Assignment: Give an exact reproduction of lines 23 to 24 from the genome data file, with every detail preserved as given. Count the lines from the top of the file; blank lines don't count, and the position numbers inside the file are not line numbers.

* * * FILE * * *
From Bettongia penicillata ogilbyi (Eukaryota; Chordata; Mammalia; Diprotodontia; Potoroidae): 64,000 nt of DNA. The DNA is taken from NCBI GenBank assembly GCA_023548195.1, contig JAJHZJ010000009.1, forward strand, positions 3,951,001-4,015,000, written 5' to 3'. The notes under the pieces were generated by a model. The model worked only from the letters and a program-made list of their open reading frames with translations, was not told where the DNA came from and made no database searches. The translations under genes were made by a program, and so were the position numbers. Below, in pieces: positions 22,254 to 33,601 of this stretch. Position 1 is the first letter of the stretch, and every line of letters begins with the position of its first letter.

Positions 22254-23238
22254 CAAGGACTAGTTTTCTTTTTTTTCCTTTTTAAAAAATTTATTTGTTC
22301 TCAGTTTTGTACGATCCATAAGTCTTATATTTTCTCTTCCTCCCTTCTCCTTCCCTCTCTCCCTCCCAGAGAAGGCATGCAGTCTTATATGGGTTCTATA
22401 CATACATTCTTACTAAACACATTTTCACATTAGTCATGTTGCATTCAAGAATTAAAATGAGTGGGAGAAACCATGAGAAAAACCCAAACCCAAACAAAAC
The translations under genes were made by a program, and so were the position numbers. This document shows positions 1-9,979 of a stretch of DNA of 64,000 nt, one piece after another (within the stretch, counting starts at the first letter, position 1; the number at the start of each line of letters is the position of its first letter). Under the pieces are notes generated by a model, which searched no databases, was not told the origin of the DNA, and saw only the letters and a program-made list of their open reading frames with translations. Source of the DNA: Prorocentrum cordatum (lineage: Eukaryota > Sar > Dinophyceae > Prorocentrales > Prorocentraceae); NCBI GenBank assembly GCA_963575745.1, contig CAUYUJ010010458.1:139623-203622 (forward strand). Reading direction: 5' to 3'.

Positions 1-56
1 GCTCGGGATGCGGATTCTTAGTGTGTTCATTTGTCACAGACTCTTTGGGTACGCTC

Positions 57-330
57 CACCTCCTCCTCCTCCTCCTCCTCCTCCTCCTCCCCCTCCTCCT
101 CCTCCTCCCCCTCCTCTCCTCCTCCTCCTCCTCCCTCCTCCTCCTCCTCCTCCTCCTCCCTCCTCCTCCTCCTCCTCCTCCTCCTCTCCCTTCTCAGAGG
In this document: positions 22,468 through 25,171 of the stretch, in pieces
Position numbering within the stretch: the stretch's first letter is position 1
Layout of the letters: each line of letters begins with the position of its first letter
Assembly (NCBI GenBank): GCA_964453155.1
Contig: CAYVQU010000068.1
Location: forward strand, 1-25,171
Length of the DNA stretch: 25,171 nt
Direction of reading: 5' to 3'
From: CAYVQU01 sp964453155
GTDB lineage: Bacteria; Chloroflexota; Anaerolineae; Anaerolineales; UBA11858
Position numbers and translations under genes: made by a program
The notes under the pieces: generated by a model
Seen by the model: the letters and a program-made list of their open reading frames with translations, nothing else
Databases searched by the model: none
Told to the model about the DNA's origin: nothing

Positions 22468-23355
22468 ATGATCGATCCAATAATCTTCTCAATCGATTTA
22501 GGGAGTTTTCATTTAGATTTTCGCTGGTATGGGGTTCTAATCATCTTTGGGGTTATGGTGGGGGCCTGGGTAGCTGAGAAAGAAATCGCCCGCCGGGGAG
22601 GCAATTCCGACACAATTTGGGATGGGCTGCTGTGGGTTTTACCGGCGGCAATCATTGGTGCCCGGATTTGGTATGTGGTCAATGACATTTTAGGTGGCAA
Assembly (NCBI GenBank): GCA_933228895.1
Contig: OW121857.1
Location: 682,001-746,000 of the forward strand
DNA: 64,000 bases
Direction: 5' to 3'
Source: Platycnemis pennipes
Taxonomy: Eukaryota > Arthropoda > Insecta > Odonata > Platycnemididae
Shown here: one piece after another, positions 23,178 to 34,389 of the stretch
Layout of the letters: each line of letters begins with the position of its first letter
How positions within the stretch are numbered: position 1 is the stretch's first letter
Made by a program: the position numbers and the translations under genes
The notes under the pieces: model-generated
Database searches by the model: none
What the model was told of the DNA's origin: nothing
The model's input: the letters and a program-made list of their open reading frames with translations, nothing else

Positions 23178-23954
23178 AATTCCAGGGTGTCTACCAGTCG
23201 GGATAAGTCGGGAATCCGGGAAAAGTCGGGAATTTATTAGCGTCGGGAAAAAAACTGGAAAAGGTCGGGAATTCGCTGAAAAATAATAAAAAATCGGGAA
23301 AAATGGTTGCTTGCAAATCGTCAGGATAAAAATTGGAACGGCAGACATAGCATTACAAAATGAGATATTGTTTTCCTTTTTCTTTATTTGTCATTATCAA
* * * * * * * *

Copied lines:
The notes under the pieces: generated by a model
Seen by the model: the letters and a program-made list of their open reading frames with translations, nothing else